Here's What's Really Going On With Mark Zuckerberg's Hawaiian Land Battle

The Facebook CEO has sued local landowners to keep his estate private, sparking anger and confusion on the island of Kauai.
The island of Kauai is known as the Garden Isle because of the thriving nature on its largely undeveloped land.
The island of Kauai is known as the Garden Isle because of the thriving nature on its largely undeveloped land.
YinYang via Getty Images

HONOLULU ― Facebook founder Mark Zuckerberg is making a lot of noise on the quiet Hawaiian island of Kauai after word got out that lawsuits he filed last month to secure his beachfront estate could force Hawaii residents to sell their inherited land.

Zuckerberg’s 700-acre property, which the billionaire purchased for more than $100 million in 2014, contains almost a dozen smaller parcels known as “kuleana” lands, according to the Honolulu Star-Advertiser. Local families hold rights to these lands under The Kuleana Act of 1850 and can legally enter Zuckerberg’s estate to reach their parcels.

To keep his new property private, three of Zuckerberg’s Hawaii-based companies filed eight lawsuits, called “quiet title and partition” actions, on Dec. 30 against hundreds of people, living and dead, who have partial rights to kuleana lands on the estate, according to court records.

A quiet title claim is a common way of establishing real estate ownership, and ultimately may lead to a judge ordering the land sold at auction, the Star-Advertiser reported.

Defendants listed on the complaint were given 20 days to respond once they are served with a copy. Anyone who does not respond or chooses not to participate forfeits the right to contest the proceedings.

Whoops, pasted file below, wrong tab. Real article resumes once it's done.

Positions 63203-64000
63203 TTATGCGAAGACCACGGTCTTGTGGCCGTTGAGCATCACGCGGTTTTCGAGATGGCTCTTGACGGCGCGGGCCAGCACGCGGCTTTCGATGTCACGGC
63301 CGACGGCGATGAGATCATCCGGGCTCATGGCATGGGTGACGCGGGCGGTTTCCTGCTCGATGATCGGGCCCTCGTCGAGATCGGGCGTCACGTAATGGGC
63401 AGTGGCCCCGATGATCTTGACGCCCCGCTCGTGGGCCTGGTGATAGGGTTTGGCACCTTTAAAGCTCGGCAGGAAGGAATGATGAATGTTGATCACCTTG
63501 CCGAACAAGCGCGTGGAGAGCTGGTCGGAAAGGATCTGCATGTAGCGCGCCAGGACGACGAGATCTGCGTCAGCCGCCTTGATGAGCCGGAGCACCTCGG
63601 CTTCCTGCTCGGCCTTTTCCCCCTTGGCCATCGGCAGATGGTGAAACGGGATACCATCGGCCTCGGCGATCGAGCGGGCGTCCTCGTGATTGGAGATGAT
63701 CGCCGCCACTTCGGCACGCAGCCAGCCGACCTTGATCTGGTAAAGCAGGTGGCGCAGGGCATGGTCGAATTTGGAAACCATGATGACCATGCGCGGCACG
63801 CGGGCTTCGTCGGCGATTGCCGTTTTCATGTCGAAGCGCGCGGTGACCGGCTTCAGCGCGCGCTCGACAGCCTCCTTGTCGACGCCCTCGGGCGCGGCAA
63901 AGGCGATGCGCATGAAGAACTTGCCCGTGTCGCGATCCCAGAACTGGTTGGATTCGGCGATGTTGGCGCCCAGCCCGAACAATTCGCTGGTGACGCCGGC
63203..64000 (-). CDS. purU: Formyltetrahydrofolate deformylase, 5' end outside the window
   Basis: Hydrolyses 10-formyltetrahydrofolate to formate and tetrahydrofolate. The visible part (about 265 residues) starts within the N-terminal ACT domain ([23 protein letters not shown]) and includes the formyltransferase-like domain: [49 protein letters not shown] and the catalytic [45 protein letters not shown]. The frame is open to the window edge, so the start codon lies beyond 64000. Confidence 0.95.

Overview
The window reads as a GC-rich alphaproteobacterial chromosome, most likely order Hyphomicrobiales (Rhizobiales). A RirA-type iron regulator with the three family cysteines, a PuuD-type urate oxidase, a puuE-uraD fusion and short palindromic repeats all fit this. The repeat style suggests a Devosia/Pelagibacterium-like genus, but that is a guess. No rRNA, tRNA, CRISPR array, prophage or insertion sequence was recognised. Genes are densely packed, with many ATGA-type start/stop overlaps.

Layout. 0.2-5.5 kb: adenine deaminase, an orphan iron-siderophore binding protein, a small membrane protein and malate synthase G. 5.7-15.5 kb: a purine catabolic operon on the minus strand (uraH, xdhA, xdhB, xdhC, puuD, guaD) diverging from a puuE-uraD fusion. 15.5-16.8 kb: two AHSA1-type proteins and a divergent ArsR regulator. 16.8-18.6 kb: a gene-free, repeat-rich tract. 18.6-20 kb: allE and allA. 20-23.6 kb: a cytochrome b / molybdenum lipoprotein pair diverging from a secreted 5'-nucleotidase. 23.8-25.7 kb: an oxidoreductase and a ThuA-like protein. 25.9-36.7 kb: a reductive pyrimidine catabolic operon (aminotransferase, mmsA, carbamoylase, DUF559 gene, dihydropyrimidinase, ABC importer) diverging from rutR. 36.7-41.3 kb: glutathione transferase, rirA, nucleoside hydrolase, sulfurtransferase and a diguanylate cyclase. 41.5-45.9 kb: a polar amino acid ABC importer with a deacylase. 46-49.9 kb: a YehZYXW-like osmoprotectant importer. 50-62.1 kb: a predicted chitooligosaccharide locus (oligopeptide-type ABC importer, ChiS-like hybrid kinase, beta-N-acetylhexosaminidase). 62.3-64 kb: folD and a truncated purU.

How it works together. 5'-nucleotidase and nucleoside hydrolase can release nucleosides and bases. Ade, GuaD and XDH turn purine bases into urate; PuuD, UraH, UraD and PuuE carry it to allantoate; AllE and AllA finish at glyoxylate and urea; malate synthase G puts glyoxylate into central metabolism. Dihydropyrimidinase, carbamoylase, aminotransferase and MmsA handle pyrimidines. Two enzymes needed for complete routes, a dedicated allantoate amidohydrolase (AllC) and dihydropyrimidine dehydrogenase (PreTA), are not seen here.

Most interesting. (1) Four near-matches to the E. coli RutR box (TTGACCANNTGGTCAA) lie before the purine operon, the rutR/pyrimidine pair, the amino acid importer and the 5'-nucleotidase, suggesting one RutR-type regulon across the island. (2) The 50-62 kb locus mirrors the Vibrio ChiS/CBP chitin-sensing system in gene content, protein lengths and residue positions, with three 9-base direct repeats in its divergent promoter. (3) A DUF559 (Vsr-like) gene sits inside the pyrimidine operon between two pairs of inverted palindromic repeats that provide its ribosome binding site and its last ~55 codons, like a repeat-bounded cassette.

The Kuleana Act of 1850 ― passed by the Hawaiian Kingdom after it had legalized the ownership of private land ― granted some Native Hawaiians the right to own land they had cultivated themselves, and allowed native and non-native Hawaii residents to purchase government land, according to a legal primer published by the Ka Huli Ao Center for Excellence in Native Hawaiian Law.

These so-called kuleana lands are automatically passed down to the heirs of the first owner, often without documentation, according to the Star-Advertiser. And, as descendants’ families grow over time, each person’s stake in the inherited land shrinks, often to a just a small percentage.

Zuckerberg’s legal teams are using quiet title law to identify all descendants who may be partial owners of kuleana land within his private estate so he can obtain sole ownership of the parcels.

Keoni Shultz, one of Zuckerberg’s attorneys, told Kauai’s The Garden Island newspaper that it’s common for larger tracts of land in Hawaii to contain smaller kuleana parcels with titles that become crowded over time.

“In some cases, co-owners may not even be aware of their interests,” Shultz told the newspaper. “Quiet title actions are the standard and prescribed process to identify all potential co-owners, determine ownership, and ensure that, if there are other co-owners, each receives appropriate value for their ownership share.”

Some kuleana parcel owners, however, may not want to sell at any price. Hawaii state Rep. Kaniela Ing described Zuckerberg’s tactics as “bullying” and is drafting a bill to give kuleana landowners more power, Hawaii News Now reports.

“We need to look at this issue through the eyes of the families affected,” Ing said in a statement to Maui Watch. “Here we have the world’s sixth richest individual, with a team of the world’s best lawyers, suing you, then asking you to make a deal. Obviously, no matter how expensive, you will lawyer up too.”

One lawsuit filed by Zuckerberg’s camp involves hundreds of defendants who are descendants of the late Manuel Rapozo, who purchased four parcels totaling two acres in 1894, the Star-Advertiser reported.